Conservationists help plan rotation, density of livestock
By TIM HEARDEN
OAK RUN, Calif. -- Henry and Pam Giacomini know the benefits that cattle can have on rangelands if they're managed properly.
The Giacominis, owners of the Hat Creek Grown hay and livestock operation in northeastern California, sustain their operation largely through access to public and leased private grazing lands.
Working with Lassen National Forest officials and the University of California Cooperative Extension, the couple set up monitoring stations and embarked with other stakeholders on an ambitious watershed planning process. That effort included improving water quality, riparian vegetation and streambank stability and restoring the native trout fishery, all while maintaining grazing.
Their efforts recently earned them an award from the Society of Range Management, a professional organization that supports the sustainable use of rangelands.
"It's an honor," Henry Giacomini said while preparing to brand calves on leased ranch land near Oak Run, Calif. "It's nice to be recognized for the stuff you do, because it's just the way you do it."
Started in 1906 by Pam's great-grandfather, a Civil War veteran, the Giacominis' ranch is in Hat Creek, Calif., in an upper-elevation valley about 50 miles east of Redding. In addition to their standard hay and cattle operation, the couple markets some of their naturally grown beef through Hat Creek Grown, which is sold to individual customers and to a natural food store in Redding.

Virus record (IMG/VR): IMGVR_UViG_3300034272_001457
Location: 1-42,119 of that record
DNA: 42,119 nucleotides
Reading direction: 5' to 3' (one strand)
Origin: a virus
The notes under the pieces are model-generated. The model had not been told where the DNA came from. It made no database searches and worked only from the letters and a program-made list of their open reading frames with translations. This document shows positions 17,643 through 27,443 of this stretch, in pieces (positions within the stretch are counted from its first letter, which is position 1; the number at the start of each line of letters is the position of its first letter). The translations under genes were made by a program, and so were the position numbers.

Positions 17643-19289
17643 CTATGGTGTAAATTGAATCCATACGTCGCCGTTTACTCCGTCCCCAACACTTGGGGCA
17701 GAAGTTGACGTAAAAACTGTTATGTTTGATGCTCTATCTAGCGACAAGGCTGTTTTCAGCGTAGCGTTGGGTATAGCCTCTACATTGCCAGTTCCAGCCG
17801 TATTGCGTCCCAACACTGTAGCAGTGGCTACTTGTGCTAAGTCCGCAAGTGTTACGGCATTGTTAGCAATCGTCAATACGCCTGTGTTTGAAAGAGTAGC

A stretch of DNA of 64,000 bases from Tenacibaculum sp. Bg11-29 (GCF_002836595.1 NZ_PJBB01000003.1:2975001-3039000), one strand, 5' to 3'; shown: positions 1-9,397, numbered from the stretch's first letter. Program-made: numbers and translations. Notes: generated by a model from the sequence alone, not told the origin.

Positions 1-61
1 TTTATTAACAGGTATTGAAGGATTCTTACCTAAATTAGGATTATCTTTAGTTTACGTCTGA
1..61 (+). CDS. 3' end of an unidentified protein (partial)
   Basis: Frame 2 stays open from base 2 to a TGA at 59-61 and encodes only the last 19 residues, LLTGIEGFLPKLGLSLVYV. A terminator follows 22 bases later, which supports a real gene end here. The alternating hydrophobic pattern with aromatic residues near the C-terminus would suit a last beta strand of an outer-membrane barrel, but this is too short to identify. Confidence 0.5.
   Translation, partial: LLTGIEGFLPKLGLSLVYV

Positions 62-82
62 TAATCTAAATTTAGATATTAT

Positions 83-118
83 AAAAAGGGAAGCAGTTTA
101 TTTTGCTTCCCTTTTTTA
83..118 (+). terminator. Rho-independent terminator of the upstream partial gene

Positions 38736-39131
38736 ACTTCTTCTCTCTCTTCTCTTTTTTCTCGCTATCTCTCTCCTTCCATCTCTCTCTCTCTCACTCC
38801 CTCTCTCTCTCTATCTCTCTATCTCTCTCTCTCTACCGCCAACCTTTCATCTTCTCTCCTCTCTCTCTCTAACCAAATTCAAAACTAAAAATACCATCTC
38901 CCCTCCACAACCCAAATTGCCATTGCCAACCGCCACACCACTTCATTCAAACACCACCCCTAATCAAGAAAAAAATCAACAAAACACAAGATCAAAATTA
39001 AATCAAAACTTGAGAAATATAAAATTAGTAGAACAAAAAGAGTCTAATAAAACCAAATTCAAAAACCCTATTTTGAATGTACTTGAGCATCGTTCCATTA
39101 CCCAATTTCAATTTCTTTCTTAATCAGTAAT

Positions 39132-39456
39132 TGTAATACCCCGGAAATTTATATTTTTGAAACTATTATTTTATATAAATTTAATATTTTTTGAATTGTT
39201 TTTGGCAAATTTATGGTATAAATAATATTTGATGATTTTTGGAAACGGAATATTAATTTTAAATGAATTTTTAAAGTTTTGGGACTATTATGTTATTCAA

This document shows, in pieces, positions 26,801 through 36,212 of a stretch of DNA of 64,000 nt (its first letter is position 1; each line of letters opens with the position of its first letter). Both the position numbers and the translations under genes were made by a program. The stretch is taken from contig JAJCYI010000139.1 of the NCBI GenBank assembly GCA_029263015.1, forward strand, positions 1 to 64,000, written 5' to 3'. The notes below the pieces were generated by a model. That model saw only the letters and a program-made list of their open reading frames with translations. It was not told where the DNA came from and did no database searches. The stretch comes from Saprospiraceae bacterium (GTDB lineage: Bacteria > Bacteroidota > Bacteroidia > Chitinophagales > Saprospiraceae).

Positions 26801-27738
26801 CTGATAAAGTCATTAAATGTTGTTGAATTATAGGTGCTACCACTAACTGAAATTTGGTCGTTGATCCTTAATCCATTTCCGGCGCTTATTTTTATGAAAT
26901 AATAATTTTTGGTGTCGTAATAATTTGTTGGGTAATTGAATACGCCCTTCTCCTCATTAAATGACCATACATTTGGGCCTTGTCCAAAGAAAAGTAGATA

The couple began to expand their acquisitions of public grazing allotments in the 1990s and worked with range conservationists to develop management plans.
Among their practices has been a rest-rotation system on both federal and private grazing land, in which cattle are rotated among multiple pastures to give vegetation a chance to recover.
The couple have also worked with UC researchers on stream temperature monitoring and grazing surveys and taken courses on range water quality, the Society for Range Management's California-Pacific Section noted in announcing the award.
The private lands the Giacominis lease include the 6,700-acre ranch near Oak Run, which provides winter pasture for some of their cows.
"On this land, we don't have as much control" over management, Henry Giacomini said. "But what we can manage is the stocking rate and movement of cattle in and out.
"If you moderately stock it and leave a reasonable amount of residual grass cover," the project is sustainable, he said.
The Giacominis aren't afraid to make changes when data indicate they may be having a negative impact on the resources they manage, the society noted.
"Not everything we've tried has worked," Henry Giacomini said, "but we're just happy to see that where we had control enough of management to do things, to see that it makes a difference."
Hat Creek Grown: www.hatcreekgrown.com
Society for Range Management: www.rangelands.org